Thus, the lower wheel should ideally remain exposed to headwinds, a non-obvious relation not yet appreciated even in auto racing where airplane wind tunnel testing protocols are erroneously applied to open-wheel vehicles (see above), thereby having misled an entire industry for many decades.
(Simply demonstrate the mechanical advantage/disadvantage effects of form drag on a vehicle wheel, by pushing along a toy model along the ground while resisting first on the lower and then upper portions of a wheel. Note how much easier the wheel rolls through any wind resistance located below the level of the axle than any 'air plow' fairing positioned in front of the bottom of the wheel!)
(Formula One and IndyCar do not seem to truly care about minimizing drag...they have rules against changing the car appearance too much. So they shield the lower part of the wheel, the opposite of efficiency, in order to produce down force and keep the style 'looking' fast.)
And making the deflector panel much larger in size also defeats the fuel savings potential, since larger panels induce too much drag on the vehicle without providing any gains from reducing drag on the upper wheel, since the lower wheel should ideally remain exposed to headwinds. Our panels are then optimally sized to shield just enough of the critical upper wheel surface to yield a substantial reduction in vehicle drag even under our worst case null wind conditions.
(Shielding the upper wheel when an extreme headwinds is present dramatically reduces over 90% of the drag on the wheel from the red curve to the green curve. Still for lesser headwinds, the gains lie in between these curves, still providing substantial gains in vehicle efficiency.)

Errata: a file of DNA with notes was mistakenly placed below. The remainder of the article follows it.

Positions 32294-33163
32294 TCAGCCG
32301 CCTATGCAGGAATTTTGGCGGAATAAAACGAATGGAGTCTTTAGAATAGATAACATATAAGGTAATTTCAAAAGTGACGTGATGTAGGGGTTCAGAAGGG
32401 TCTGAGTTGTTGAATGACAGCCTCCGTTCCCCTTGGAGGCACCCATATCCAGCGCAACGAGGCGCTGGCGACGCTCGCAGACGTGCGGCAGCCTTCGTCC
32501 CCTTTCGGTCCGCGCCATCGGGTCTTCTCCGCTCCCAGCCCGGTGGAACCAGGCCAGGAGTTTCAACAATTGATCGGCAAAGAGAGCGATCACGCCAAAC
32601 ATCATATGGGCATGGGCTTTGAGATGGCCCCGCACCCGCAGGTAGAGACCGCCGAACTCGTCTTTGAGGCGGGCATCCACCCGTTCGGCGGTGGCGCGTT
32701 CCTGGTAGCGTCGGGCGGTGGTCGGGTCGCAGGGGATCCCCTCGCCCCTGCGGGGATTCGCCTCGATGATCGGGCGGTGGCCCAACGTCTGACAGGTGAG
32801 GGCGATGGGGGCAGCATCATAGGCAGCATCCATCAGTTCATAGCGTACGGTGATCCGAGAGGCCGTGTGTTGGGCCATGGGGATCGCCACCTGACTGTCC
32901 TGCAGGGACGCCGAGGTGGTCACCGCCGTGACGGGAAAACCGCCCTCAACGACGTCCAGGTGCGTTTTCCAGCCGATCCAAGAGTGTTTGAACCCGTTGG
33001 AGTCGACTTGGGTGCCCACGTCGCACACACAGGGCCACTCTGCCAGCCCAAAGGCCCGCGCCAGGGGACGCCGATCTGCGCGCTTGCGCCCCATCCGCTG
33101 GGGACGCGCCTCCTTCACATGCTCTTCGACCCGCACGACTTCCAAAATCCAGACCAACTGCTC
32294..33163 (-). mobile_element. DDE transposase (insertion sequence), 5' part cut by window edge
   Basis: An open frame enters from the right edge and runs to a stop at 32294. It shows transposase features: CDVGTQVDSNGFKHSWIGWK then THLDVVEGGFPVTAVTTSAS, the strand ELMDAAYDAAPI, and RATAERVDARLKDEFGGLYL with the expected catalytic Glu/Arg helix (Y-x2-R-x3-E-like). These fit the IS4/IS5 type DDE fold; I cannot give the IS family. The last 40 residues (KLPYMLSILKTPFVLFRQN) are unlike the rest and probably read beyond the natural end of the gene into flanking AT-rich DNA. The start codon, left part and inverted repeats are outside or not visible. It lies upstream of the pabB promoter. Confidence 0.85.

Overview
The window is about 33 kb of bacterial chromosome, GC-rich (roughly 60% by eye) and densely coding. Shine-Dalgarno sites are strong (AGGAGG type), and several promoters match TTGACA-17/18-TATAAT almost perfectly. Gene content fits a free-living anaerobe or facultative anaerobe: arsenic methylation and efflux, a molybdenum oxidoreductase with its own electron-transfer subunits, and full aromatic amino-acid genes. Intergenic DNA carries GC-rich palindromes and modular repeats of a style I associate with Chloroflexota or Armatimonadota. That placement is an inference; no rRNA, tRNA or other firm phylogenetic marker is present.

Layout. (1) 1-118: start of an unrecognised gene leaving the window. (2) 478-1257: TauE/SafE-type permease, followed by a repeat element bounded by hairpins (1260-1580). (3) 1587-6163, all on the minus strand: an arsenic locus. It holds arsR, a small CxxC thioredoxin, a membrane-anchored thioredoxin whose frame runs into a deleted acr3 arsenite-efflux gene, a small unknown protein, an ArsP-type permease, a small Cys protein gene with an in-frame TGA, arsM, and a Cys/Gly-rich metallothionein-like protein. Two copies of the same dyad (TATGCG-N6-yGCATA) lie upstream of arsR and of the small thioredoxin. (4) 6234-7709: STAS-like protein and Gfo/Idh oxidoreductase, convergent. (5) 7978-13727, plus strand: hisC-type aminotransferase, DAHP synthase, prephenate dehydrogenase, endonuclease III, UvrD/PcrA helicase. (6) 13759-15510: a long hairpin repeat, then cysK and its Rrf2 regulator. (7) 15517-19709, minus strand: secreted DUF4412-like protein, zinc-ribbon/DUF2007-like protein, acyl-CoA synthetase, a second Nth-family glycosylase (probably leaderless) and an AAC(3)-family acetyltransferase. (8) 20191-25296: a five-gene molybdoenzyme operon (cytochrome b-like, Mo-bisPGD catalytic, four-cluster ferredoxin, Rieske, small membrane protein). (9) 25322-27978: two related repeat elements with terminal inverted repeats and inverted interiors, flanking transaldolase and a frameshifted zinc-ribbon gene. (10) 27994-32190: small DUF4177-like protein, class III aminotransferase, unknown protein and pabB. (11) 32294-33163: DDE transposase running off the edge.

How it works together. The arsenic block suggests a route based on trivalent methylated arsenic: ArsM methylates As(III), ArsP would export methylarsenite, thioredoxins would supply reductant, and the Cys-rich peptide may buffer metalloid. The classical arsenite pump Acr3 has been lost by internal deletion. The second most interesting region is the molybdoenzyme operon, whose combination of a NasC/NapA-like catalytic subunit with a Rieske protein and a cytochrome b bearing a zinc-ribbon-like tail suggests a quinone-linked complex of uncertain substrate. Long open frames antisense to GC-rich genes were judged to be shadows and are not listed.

And as discussed above, whenever headwinds are present, vehicle efficiency actually increases quite rapidly, this predicted effect having been confirmed through numerous road tests on bicycles. So for vehicles operating frequently on the highway under windy conditions, fleets can expect even more savings, reducing payback time considerably.
Bicycle Downhill Coasting Test demonstrates potential gains of shielding only uppermost wheel surfaces into headwinds.
(Years of instrumented road testing on bicycles has shown that achieving repeatable headwind conditions is virtually impossible, rendering road test results in windy conditions nearly useless. The only practical road test that we were able to achieve were numerous side-by-side downhill coasting tests, which yielded very consistent results, proving the advantages for shielding only the upper wheel in order to actually minimize vehicle drag.)
And as mentioned above, development testing was first conducted on bicycles in order to confirm the math model for drag reduction on open-wheeled vehicles. The model plotted under varying headwind conditions (below) shows that efficiency gains rise quite rapidly (left side of chart) from a minimal level with only minor headwinds present. This indicates that even large trucks with exposed wheels will quickly gain in fuel efficiency under even only moderate wind conditions (and also at higher vehicle speeds). In fact, class 6 box truck drivers have reported even feeling the difference and noticing a speed gain on long hills (a test any fleet can easily conduct without having to spend thousands for fuel economy road tests).
(The quite complicated 15-term math model of open-wheel vehicle drag mechanics predicts that shielding the upper wheel increases vehicle efficiency quite rapidly in only minor headwind conditions (as well as with higher vehicle speeds). These curves have been verified through extensive road testing in windy conditions on bicycles, and will be similar in trend for larger vehicles such as trucks. That is, in windy conditions where some headwinds are present, we can expect a quite rapid rise in the effective gains in fuel efficiency by minimally shielding only the uppermost portion of the wheel.)